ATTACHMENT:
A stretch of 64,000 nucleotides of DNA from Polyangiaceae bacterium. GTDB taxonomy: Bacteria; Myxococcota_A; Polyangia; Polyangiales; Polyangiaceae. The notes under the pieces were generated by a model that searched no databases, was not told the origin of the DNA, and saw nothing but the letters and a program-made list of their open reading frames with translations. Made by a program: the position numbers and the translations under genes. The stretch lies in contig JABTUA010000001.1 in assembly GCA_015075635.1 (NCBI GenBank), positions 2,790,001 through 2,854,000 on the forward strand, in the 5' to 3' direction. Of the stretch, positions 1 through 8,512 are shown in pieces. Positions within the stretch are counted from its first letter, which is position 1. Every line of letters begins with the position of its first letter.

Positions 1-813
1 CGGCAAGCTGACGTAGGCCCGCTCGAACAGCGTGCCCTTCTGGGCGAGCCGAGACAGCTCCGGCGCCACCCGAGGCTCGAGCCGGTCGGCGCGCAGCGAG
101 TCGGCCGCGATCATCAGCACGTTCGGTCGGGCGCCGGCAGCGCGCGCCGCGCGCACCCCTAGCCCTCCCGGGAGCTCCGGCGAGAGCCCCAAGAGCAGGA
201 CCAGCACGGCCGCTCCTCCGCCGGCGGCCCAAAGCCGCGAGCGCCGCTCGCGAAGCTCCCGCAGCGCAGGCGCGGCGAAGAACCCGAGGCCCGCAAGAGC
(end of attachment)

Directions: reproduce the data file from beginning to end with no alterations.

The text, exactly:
A stretch of 64,000 nucleotides of DNA from Polyangiaceae bacterium. GTDB taxonomy: Bacteria; Myxococcota_A; Polyangia; Polyangiales; Polyangiaceae. The notes under the pieces were generated by a model that searched no databases, was not told the origin of the DNA, and saw nothing but the letters and a program-made list of their open reading frames with translations. Made by a program: the position numbers and the translations under genes. The stretch lies in contig JABTUA010000001.1 in assembly GCA_015075635.1 (NCBI GenBank), positions 2,790,001 through 2,854,000 on the forward strand, in the 5' to 3' direction. Of the stretch, positions 1 through 8,512 are shown in pieces. Positions within the stretch are counted from its first letter, which is position 1. Every line of letters begins with the position of its first letter.

Positions 1-813
1 CGGCAAGCTGACGTAGGCCCGCTCGAACAGCGTGCCCTTCTGGGCGAGCCGAGACAGCTCCGGCGCCACCCGAGGCTCGAGCCGGTCGGCGCGCAGCGAG
101 TCGGCCGCGATCATCAGCACGTTCGGTCGGGCGCCGGCAGCGCGCGCCGCGCGCACCCCTAGCCCTCCCGGGAGCTCCGGCGAGAGCCCCAAGAGCAGGA
201 CCAGCACGGCCGCTCCTCCGCCGGCGGCCCAAAGCCGCGAGCGCCGCTCGCGAAGCTCCCGCAGCGCAGGCGCGGCGAAGAACCCGAGGCCCGCAAGAGC